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Keeping you in-the-know on environmental, social and governance developments

Green finance is a rapidly evolving area of the financial services sector. Demand has arisen from investors looking to invest consciously or chase the “greenium” of sustainable finance and “sustainable” or “green” funds are increasingly available. Ostensibly, the purpose of these funds is to provide an opportunity to invest in a curated set of companies that are climate/socially/environmentally friendly. Europe first enacted rules on sustainable finance in July 2020 and has been a trailblazer in classifying economic activity and spearheading the efforts to tackle greenwashing in the financial sector. Now, regulators around the world are following suit.

Why Are Regulations Needed?

As we’ve discussed before, there are differing views about what “sustainable finance” is or should be. This disconnect between what investors think funds do – and what the actual practices of those funds are – is partially what landed BNY Mellon in hot water with the SEC back in May. With much confusion surrounding green finance, regulators seek to provide clarity through regulation.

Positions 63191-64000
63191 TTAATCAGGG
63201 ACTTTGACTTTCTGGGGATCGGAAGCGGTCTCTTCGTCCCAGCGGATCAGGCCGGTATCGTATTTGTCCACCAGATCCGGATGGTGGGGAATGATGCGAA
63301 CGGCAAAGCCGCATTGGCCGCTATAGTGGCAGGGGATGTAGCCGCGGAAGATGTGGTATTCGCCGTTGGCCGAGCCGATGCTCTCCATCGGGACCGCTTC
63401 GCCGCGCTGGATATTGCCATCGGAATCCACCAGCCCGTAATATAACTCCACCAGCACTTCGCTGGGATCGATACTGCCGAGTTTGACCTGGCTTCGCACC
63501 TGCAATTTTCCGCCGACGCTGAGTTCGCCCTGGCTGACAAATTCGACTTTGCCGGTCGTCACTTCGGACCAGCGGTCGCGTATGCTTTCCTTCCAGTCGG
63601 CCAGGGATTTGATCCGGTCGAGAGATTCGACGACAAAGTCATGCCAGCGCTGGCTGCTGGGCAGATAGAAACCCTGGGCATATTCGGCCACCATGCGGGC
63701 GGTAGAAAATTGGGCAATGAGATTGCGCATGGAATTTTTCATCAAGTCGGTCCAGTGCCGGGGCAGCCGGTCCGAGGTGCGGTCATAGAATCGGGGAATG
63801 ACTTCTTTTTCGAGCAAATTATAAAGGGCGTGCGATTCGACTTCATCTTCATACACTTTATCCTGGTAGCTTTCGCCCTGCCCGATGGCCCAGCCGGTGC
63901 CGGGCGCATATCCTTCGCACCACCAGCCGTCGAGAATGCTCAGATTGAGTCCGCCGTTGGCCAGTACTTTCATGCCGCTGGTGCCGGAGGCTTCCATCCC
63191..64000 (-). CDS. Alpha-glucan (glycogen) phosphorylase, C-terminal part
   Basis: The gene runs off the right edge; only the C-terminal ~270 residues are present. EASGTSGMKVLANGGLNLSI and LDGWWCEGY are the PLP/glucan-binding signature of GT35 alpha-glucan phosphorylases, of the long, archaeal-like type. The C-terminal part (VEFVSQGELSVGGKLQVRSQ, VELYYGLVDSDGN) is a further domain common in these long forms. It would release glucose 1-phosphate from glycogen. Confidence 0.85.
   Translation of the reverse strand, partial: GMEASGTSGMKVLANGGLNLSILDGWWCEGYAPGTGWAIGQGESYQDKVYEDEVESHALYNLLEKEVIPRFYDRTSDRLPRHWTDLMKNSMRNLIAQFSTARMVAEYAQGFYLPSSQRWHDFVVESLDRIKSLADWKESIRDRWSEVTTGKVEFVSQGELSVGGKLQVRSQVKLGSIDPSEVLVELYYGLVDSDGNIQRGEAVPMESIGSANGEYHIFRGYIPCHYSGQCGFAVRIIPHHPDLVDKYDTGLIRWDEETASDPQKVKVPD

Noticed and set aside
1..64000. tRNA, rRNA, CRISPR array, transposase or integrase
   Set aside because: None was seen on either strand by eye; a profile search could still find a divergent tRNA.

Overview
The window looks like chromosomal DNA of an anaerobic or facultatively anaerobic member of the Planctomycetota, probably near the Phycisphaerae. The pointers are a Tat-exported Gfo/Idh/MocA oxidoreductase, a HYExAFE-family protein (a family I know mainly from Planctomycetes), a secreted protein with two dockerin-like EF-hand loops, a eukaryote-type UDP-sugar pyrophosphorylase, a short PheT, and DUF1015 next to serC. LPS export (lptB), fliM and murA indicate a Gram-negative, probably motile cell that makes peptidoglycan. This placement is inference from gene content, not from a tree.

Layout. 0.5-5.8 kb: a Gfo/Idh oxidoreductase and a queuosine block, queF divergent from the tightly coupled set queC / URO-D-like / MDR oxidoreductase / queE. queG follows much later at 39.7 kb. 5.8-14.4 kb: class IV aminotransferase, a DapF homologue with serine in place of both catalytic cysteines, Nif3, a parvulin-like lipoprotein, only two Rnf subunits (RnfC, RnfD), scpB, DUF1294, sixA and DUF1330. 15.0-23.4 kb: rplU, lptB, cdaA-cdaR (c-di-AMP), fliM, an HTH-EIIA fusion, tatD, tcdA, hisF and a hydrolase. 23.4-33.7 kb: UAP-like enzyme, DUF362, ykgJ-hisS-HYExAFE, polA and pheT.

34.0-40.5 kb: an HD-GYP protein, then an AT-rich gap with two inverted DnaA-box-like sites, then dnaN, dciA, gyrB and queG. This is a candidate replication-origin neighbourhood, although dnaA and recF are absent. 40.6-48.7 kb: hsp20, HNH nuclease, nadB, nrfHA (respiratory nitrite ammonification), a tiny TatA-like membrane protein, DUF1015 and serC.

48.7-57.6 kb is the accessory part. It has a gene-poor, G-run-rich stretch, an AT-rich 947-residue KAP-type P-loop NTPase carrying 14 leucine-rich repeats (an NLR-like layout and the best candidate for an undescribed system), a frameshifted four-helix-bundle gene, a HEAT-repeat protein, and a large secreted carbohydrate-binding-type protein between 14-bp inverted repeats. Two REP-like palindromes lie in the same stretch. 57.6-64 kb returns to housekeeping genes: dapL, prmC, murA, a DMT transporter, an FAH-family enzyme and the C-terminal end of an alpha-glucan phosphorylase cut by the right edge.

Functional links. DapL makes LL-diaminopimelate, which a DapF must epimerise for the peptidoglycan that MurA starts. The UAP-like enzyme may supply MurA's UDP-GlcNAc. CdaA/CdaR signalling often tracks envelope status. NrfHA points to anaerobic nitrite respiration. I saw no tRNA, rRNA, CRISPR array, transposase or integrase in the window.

Here are a few countries eyeing or implementing regulations and a brief synopsis of their various approaches:

The EU Taxonomy

The EU is approaching sustainable finance through the use of their “Taxonomy Regulation.” This regulation provides six environmental objectives that make an economic activity or fund “sustainable.” For an economic activity to be labeled “sustainable” in the EU, it has to actively pursue one or more of the below objectives, while doing no significant harm to the others. These are:

  1. Climate change mitigation,
  2. Climate change adaptation,
  3. Sustainable use and protection of water and marine resources,
  4. Transition to a circular economy,
  5. Pollution prevention and control, and
  6. Protection and restoration of biodiversity and ecosystems.

This regulation applies to three main groups:

  1. Financial market participants offering financial products in the EU – regardless of where the financial company is based or otherwise regulated
  2. Large companies required to report under the NFRD (this list will be expanding when the NFRD is revised by the CSRD)
  3. The EU and its member states.

At the moment, there is a great deal of controversy around whether natural gas and nuclear energy should be included in the list of economic activities considered “sustainable.” The urgency of this matter was heightened dramatically as a result of the Russian incursion into Ukraine and the subsequent impact that had on balancing EU energy independence with its climate goals.